I wanted to make some heart cookies this week (yes, I’m a sap), so my first thought was to look at sugar cookies again. They’re a classic all-purpose cookie, right? Does everyone love sugar cookies? Everyone I know does, but I’ve seen some things online about people thinking they’re boring. What!? Blasphemy! I have a lot of recipes to choose from, but narrowed it down to a couple recipes from books that I haven’t baked much from yet. They’re almost identical in terms of ingredients and quantities, except for the butter. One calls for 1/2 cup of butter, while the other uses three times as much. Guess which one I decided to go with…
This isn’t the largest recipe I’ve ever made in my mixer, but once all the flour was added it got a real workout. Seriously, it was struggling a bit. And it’s not that the dough was too dry or anything, because it all came together and rolled out beautifully. I’m wondering if it’s because my kitchen is fairly cold in the winter and the butter wasn’t super soft. So the final dough, while moist and workable, was also really really thick.
A lot of cookie doughs, this one included, give an instruction to refrigerate for a while before baking. This isn’t just to chill the butter to help prevent the cookie from spreading too much (although it does do that), but also to give the gluten a chance to rest and the flour to hydrate completely. It’s possible to skip this step, but it will change the texture of the final cookie somewhat. One of the things I like about this recipe is that it instructs to roll the dough out immediately, while it’s still soft and pliable, and then refrigerate it – so you’re not struggling to roll out super cold dough later. Love this idea!
If you stick around, you’ll see that I rarely do any fancy icing on my cookies. A big part of it is that when I bake cookies, I tend to make a lot of tiny cookies rather than a few large ones. So if I were to ice them all? Ugh, too daunting. The rare time that I do decide to decorate my cookies with icing, it usually takes so much time that I end up spreading it out over several days. So I’m always looking for other ways to make rolled cookies fancy. I love using textured cookie cutters, and I experimented with using a texture sheet just before xmas (those turned out great – both the pattern and the cookie itself).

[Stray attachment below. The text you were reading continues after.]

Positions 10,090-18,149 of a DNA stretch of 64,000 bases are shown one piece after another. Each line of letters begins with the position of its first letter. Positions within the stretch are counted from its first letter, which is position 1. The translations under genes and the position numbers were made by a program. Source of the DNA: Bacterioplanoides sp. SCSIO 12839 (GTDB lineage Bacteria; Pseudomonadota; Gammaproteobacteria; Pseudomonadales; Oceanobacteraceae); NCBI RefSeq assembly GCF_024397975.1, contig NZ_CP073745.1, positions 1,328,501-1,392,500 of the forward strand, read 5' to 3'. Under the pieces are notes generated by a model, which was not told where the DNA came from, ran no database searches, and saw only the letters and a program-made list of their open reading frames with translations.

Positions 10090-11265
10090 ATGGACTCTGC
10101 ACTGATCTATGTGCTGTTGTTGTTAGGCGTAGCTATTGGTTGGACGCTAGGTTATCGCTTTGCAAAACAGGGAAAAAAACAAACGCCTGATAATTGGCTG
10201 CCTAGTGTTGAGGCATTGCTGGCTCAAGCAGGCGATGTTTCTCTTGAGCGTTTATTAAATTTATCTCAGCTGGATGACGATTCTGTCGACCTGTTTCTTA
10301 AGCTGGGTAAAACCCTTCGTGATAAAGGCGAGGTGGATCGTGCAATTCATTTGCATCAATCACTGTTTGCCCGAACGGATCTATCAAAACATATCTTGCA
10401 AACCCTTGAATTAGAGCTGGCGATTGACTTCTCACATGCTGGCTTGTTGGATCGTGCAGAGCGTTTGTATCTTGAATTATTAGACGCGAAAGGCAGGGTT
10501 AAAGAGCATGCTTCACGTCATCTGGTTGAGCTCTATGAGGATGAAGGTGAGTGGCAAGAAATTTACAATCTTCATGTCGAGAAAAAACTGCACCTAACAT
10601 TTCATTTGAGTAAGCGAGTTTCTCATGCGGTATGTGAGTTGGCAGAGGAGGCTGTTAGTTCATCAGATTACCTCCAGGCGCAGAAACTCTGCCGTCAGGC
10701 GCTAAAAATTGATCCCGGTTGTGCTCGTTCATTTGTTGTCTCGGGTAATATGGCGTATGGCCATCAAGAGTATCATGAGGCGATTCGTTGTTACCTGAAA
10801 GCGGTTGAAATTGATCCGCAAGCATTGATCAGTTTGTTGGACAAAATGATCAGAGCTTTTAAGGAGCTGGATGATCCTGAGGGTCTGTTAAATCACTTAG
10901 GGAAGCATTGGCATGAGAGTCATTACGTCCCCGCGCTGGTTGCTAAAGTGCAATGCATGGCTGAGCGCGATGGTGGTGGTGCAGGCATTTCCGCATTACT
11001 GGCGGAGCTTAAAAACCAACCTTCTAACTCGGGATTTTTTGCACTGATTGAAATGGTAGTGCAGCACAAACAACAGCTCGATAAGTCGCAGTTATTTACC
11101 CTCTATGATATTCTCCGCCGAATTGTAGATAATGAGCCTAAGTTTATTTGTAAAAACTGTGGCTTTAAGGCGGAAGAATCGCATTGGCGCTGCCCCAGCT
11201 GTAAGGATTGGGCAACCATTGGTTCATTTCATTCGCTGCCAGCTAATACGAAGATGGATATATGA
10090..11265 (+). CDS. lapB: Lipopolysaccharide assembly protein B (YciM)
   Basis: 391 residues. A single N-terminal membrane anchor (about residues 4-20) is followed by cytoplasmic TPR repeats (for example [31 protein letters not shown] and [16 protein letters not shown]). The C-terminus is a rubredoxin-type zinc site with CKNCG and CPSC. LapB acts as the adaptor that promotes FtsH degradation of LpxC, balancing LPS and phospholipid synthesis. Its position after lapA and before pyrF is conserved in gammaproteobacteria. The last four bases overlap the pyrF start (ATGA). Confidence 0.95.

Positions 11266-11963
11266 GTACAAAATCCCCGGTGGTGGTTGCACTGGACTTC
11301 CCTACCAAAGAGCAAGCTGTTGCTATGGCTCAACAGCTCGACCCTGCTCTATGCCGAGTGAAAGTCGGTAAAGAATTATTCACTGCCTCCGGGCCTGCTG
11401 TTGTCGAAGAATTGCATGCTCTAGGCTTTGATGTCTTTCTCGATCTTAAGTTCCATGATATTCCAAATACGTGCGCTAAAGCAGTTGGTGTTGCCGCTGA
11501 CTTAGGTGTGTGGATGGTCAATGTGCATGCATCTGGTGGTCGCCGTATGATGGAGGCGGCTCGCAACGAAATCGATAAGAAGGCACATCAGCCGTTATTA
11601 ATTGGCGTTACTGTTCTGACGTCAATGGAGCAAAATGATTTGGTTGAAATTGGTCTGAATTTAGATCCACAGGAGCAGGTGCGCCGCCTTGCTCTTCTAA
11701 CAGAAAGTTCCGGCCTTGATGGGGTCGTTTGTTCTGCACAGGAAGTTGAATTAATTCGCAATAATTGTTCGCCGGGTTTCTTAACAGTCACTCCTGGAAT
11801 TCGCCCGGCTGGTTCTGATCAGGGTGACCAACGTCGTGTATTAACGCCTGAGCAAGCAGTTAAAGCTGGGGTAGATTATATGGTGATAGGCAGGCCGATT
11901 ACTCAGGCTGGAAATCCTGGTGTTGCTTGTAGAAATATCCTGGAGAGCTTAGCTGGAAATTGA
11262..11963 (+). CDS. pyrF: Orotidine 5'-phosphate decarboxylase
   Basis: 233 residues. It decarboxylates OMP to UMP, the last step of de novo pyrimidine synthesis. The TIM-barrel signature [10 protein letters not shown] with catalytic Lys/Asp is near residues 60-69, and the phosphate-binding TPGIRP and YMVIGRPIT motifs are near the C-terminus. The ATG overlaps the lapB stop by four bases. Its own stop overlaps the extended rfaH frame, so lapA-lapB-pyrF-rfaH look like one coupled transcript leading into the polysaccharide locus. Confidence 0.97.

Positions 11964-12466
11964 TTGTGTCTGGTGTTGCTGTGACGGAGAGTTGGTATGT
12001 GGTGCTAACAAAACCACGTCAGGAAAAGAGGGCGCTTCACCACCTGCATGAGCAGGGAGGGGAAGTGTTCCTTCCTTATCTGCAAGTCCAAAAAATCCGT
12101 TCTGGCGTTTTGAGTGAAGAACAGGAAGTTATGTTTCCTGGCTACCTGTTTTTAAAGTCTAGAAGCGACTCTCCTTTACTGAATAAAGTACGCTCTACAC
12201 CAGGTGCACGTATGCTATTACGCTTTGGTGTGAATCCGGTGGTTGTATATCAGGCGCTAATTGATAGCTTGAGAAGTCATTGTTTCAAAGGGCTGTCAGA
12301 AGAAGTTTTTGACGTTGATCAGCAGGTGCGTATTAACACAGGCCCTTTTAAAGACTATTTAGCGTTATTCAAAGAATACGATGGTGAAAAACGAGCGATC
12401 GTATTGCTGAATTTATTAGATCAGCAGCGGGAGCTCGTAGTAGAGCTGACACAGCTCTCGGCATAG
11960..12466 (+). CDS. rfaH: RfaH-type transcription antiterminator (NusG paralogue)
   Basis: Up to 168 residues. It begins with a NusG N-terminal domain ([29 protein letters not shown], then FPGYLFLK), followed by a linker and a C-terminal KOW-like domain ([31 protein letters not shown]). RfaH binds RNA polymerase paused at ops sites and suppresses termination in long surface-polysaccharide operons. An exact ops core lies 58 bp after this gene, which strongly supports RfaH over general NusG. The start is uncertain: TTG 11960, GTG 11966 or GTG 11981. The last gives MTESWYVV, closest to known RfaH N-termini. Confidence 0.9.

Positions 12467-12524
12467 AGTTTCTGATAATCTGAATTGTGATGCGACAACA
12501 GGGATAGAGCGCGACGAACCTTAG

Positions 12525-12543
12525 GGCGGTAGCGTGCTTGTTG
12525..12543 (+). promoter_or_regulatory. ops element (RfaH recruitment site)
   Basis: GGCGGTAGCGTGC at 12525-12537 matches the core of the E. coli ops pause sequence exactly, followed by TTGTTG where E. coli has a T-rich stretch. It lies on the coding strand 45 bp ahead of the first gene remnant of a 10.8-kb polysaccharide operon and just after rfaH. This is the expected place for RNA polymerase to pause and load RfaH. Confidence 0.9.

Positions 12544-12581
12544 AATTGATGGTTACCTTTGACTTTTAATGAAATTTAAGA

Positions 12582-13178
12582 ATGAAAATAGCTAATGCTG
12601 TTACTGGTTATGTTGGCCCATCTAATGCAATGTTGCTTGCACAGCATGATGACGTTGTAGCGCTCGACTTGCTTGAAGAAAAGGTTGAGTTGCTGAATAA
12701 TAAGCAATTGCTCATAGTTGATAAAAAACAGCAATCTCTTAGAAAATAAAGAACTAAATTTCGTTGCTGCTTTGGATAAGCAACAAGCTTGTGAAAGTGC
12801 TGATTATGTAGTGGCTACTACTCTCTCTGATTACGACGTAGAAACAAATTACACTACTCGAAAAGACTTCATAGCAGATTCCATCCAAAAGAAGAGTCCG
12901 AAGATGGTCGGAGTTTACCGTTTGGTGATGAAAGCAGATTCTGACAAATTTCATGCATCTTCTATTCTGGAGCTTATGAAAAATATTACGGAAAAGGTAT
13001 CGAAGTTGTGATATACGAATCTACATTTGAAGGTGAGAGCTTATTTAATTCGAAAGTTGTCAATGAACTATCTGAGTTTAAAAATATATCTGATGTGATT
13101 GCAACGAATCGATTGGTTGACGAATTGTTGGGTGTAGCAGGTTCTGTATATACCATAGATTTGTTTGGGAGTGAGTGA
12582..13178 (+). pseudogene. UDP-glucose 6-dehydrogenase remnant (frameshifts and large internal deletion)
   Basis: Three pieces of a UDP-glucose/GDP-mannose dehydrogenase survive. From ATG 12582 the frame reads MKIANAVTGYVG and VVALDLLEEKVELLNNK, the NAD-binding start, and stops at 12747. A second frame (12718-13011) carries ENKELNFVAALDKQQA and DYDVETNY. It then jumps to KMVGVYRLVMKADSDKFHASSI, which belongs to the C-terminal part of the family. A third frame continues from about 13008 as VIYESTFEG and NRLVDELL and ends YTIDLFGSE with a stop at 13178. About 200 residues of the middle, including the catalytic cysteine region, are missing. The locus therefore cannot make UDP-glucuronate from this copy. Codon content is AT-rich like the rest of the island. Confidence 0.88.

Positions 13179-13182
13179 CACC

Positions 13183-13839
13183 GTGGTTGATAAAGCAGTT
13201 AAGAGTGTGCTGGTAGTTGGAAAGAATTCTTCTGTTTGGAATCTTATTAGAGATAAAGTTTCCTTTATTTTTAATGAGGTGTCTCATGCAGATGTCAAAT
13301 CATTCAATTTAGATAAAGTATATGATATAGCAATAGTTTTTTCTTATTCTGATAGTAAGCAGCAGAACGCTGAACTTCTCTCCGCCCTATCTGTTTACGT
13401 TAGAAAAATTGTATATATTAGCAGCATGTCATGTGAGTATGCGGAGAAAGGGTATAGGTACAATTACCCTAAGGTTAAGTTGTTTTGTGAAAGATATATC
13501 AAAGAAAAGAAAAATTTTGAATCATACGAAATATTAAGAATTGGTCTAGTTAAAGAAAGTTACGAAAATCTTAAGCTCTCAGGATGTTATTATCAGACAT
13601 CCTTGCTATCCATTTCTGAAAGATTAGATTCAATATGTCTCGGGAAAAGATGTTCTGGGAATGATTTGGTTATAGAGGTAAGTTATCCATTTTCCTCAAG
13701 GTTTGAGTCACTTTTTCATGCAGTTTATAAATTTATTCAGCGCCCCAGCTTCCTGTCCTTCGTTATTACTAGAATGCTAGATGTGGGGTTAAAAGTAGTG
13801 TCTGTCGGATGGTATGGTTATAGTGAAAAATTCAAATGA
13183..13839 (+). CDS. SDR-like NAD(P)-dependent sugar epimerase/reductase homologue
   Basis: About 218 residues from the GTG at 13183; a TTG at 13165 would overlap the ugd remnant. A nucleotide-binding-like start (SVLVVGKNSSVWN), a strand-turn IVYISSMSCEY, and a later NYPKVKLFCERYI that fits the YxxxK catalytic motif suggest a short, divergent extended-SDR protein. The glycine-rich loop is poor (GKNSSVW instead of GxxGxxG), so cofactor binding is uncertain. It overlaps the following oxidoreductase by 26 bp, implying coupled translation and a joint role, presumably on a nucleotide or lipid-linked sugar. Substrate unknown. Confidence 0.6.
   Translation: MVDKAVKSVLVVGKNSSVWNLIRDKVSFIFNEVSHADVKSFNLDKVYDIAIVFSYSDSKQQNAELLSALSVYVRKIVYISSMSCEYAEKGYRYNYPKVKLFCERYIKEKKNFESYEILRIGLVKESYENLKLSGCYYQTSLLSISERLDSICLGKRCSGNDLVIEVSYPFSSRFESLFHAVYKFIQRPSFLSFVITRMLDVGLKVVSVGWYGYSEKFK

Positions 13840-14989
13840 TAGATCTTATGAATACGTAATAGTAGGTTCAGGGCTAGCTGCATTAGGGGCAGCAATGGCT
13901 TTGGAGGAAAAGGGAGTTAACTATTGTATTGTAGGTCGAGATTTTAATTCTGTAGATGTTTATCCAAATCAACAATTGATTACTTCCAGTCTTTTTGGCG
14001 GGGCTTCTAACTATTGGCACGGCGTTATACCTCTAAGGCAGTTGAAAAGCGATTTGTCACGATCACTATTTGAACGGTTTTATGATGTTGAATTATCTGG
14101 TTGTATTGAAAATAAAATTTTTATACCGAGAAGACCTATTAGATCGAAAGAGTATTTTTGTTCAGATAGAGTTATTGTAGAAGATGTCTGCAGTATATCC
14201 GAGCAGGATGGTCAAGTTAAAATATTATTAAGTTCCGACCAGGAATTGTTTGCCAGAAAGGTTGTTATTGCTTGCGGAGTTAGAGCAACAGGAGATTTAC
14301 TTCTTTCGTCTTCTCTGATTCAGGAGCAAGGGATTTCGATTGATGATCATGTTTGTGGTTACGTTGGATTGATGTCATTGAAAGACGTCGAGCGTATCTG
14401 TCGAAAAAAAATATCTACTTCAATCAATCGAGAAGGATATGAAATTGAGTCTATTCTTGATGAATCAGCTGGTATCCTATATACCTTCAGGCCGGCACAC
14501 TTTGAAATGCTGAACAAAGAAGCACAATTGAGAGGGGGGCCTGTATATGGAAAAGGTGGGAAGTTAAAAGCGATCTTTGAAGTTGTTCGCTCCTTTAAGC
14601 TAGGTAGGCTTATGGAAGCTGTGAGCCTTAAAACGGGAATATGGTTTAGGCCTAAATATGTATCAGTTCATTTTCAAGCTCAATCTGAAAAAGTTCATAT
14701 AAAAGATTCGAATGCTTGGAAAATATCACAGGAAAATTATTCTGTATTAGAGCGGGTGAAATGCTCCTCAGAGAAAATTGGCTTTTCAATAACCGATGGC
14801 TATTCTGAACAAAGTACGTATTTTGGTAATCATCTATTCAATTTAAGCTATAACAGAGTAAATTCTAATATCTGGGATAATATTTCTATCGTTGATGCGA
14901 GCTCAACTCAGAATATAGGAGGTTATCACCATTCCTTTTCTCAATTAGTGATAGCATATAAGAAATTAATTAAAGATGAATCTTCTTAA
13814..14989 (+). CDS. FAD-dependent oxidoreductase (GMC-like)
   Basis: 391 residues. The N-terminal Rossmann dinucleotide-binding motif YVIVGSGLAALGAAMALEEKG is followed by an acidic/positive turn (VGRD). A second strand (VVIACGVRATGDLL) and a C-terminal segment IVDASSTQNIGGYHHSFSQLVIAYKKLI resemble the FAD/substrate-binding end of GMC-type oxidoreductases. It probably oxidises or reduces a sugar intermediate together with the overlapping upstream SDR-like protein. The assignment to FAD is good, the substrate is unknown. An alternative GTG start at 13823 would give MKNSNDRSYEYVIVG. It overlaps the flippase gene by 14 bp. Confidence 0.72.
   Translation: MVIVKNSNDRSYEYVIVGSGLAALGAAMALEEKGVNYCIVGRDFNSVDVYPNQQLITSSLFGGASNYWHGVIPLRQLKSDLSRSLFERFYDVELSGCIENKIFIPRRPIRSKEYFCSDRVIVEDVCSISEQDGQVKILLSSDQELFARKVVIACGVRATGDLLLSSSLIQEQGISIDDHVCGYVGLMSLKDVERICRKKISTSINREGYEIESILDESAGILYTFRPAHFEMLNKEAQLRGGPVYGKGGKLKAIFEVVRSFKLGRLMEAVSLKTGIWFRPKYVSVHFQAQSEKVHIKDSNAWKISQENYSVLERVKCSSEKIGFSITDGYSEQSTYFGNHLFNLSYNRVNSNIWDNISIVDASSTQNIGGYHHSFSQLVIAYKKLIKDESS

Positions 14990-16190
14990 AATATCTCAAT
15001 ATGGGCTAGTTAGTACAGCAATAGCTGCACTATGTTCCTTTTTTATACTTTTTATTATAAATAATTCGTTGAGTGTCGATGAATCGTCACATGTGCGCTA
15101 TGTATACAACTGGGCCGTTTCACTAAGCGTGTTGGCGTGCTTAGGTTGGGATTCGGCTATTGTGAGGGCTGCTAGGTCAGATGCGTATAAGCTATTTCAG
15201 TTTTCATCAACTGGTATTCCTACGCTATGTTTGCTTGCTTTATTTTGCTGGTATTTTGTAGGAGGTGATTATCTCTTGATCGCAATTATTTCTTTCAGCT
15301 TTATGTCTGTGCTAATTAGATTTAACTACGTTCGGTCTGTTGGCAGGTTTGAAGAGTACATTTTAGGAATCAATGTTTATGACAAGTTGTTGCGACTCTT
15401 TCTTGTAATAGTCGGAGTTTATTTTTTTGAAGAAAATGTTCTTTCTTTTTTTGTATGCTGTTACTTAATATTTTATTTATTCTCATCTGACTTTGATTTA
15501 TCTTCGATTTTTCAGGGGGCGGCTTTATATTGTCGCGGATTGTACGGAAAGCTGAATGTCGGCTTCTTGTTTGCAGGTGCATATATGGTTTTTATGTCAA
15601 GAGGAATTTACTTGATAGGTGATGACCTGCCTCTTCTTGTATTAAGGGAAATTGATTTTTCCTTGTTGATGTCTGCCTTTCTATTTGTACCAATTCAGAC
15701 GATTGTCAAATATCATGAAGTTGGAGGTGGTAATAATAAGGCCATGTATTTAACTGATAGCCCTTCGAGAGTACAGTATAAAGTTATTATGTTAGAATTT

This time around, I pulled out some of my sanding sugars. I have a lot of sanding sugars. Bright colours, pastel colours, and different sized crystals too. Such a simple thing can make a plain cookie so much prettier. You can just cover the entire cookie with sugar, but I opted to make a smaller inset heart shape. I’ve tried using flat plastic stencils in the past, and they work okay, but what I find works best is just to use a smaller cookie cutter as a guide to apply your sugar into. Since all the sugar is contained within that shape, there’s less mess and spillage. And those little cookie cutters are cheap, so it’s easy to build up a collection of different shapes to play with. I used my tiniest measuring spoon to apply the sugar.
This dough isn’t wet enough for the sugar to stick to, so you need to be a bit careful about not jostling it or smudging your pattern. But once the cookies are baked, it stays put.